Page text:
Opinion: Commentary: Domestic Violence Awareness Month

Opinion: Commentary: Domestic Violence Awareness Month

The month of October marks Domestic Violence Awareness Month here in the Commonwealth. It was designated as such by the General Assembly in 1989 and is an annual reminder of how important it is for us to continue to work to prevent domestic abuse and to treat and support survivors across the Commonwealth.

Domestic violence is characterized as a pattern of coercive behaviors used by an individual to gain or maintain power and control over another individual in the context of an intimate, dating, or familial relationship. Forms of domestic violence may be criminal (physical assault or stalking) or not (verbal abuse or financial control). Approximately 27% of women and 11% of men in the United States have experienced sexual violence, physical violence, or stalking by an intimate partner.

Sadly, 31% of all Virginia homicides in 2014 were attributed to Family and Intimate Partner Violence. Thankfully, the number of homicides reported in recent years have decreased since 1999 when data was first collected. This decrease may be attributed to an increase in awareness, which is a step in the right direction. In order to continue combatting this crisis, we must promote awareness of domestic violence so that victims know they are not alone and that there are local organizations that will protect their anonymity and ensure they receive the help they need.

In 2016 in Fairfax alone, 1,605 emergency protective orders were issued against family or household members for acts of family abuse involving violence, force or threat, and 258 children were provided with Emergency Shelter with their parent or guardian.

Across Virginia, 5,732 adults and children received 191,759 nights of emergency or temporary shelter to escape domestic violence. Every month in Fairfax County, domestic violence hotlines receive over 240 calls with approximately a quarter of those victims requesting family abuse protective orders. Between 2010 and 2015, over 400,000 calls were answered by domestic and sexual violence hotlines in Virginia.

In my day job as the General Counsel for Christian Relief Services here in Alexandria, I work every day to assist domestic violence survivors and their families find safe, stable, and affordable housing while they get back on their feet. Our Safe Places program works with survivors in Fairfax County to help them become self-sufficient through financial planning, counseling, and legal aid. We assist survivors regardless of income, language spoken, or immigration status. Through this work, I have seen what a growing problem domestic violence has become, and have also been exposed to many things we can do legislatively in the Commonwealth to continue fighting against domestic abuse.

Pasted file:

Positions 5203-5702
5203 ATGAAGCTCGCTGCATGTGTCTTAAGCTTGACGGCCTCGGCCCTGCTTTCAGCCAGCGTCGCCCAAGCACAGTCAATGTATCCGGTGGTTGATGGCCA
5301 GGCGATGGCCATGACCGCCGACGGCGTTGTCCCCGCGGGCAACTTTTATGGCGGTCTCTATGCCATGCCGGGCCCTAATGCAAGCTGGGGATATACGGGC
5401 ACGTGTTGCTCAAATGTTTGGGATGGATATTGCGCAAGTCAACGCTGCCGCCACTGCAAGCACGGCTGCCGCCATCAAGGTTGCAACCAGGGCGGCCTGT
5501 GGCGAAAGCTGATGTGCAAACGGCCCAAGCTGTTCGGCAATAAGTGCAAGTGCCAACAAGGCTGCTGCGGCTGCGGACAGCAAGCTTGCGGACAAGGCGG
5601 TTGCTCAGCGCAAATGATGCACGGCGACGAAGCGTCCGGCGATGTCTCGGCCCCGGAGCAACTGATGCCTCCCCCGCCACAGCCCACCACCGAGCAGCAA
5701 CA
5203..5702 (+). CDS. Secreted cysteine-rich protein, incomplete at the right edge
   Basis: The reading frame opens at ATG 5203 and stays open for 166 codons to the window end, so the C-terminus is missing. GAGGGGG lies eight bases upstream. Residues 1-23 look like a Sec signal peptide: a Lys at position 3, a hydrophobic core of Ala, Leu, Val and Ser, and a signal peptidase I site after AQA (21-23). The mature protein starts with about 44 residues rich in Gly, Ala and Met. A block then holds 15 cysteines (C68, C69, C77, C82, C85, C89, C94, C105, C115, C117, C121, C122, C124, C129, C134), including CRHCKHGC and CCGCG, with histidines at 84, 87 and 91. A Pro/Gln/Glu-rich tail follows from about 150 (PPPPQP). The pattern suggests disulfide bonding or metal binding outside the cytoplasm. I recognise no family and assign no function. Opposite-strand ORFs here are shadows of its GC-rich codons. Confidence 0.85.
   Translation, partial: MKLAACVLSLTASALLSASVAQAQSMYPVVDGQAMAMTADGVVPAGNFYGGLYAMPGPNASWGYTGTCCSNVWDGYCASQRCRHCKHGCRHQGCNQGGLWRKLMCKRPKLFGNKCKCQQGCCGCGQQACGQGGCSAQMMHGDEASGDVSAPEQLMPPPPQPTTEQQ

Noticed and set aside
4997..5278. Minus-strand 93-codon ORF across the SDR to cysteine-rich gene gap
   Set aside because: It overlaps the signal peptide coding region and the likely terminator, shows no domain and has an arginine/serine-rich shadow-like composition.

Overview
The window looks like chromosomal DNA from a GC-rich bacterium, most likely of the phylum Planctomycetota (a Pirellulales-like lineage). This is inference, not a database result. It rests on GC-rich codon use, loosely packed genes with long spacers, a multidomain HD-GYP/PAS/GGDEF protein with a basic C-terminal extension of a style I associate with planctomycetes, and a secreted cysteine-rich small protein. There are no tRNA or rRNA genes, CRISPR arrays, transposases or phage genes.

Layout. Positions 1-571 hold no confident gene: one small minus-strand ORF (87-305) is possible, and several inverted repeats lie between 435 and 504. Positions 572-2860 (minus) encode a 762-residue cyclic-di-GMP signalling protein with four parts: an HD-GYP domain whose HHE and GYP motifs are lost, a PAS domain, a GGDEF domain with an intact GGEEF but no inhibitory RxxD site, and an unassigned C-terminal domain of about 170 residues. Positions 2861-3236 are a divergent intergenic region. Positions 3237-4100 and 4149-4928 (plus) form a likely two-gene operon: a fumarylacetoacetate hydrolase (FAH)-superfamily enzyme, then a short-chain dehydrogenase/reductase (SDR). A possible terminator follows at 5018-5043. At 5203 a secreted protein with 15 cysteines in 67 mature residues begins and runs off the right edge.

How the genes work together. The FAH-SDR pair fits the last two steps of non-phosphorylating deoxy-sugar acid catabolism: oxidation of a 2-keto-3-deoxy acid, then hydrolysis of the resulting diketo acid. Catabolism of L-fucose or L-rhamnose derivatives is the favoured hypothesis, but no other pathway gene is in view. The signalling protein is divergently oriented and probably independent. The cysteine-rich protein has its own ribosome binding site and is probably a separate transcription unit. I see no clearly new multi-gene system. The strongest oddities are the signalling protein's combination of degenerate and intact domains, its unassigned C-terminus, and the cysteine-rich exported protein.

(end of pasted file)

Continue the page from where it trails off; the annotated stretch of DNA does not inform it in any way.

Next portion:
During this next session, I plan to put forward a bill that will increase the penalty for any person who deceptively installs or places an electronic tracking device and uses that device to track the location of any person without their consent. With the increased availability of GPS devices, this method of stalking is being used more and more by intimate partners to track and control their victims. This is especially concerning if victims are attempting to leave the relationship and escape to a safer location. Currently, tracking an individual without consent is only a Class 3 misdemeanor, which is on par with unintentional damage to property or a monument and only is punishable by up to a $500 fine. Harsher penalties should be put in place to deter this dangerous behavior. Continuing to allow this in Virginia with minimal punishment puts lives at risk.

Something that everyone can do to support life-saving work preventing domestic abuse is to purchase a “KIDS FIRST” or any Family and Children’s Trust Fund (FACT) specialty license plate through the DMV, which I have written about in the past, participate in the tax write-off program, or send tax deductible contributions to FACT’s office in Richmond. FACT was created by the General Assembly in 1986 to serve as a partnership between the public and private sectors to raise funds for the prevention and treatment of a wide spectrum of family violence.

To report a crime, call the Fairfax County Police Department at 703-691-2131 or, for emergencies, please call 911. If you or someone you know is experiencing any form of domestic violence, and you want to talk about options and resources available, call the 24-hour Domestic & Sexual Violence Hotline at 703-360-7273